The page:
It’s about time the silence was broken, that we voiced our hidden secrets, and that we courageously shared our experiences; together we can raise awareness and therefore inspire changeDavid Culhane MIHCA: Holistic Consultant – Psychotherapist and recovering alcoholic for twenty years.

Poignant and sometimes painfully revealing, these often heart-warming real-life stories bring a powerful message of hope to those affected by alcoholism. A must-read not only for those with an alcohol problem, and their families and friends, but also health workers and anyone with an interest in the subject.”Dr. Bernadette Veeger (GP)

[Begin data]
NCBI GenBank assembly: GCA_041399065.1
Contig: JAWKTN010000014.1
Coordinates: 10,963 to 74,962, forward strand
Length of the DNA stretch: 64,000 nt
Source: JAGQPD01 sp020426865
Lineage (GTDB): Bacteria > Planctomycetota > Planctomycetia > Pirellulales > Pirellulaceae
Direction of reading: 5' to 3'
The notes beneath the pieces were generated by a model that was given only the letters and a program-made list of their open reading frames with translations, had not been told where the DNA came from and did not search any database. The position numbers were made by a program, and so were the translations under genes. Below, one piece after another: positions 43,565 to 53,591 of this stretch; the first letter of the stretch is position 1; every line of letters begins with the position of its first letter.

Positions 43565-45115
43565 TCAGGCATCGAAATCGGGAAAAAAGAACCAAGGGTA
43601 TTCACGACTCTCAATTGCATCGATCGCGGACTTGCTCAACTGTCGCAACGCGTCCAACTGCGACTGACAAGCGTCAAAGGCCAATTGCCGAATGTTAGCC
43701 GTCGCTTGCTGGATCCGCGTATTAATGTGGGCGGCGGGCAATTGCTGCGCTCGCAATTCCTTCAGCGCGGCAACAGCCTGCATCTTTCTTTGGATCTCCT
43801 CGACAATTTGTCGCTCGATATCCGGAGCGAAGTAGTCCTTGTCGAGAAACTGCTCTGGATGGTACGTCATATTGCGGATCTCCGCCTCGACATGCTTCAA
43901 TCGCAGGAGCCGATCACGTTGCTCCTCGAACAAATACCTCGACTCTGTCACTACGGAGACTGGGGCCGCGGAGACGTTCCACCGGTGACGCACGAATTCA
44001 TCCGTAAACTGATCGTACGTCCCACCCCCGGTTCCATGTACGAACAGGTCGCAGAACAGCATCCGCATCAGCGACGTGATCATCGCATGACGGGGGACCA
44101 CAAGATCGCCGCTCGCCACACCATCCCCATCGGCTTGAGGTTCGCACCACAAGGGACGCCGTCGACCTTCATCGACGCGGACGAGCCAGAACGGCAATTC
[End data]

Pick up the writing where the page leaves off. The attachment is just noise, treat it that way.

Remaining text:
To Buy "Cheers" or for more information please visit You can also order a copy of ‘Cheers’ from FOODSTORE ANDALUZ in c/Pintada 46, Nerja or contact Renate via This e-mail address is being protected from spambots. You need JavaScript enabled to view it to find out about other places in the Axarquia where you can purchase a copy.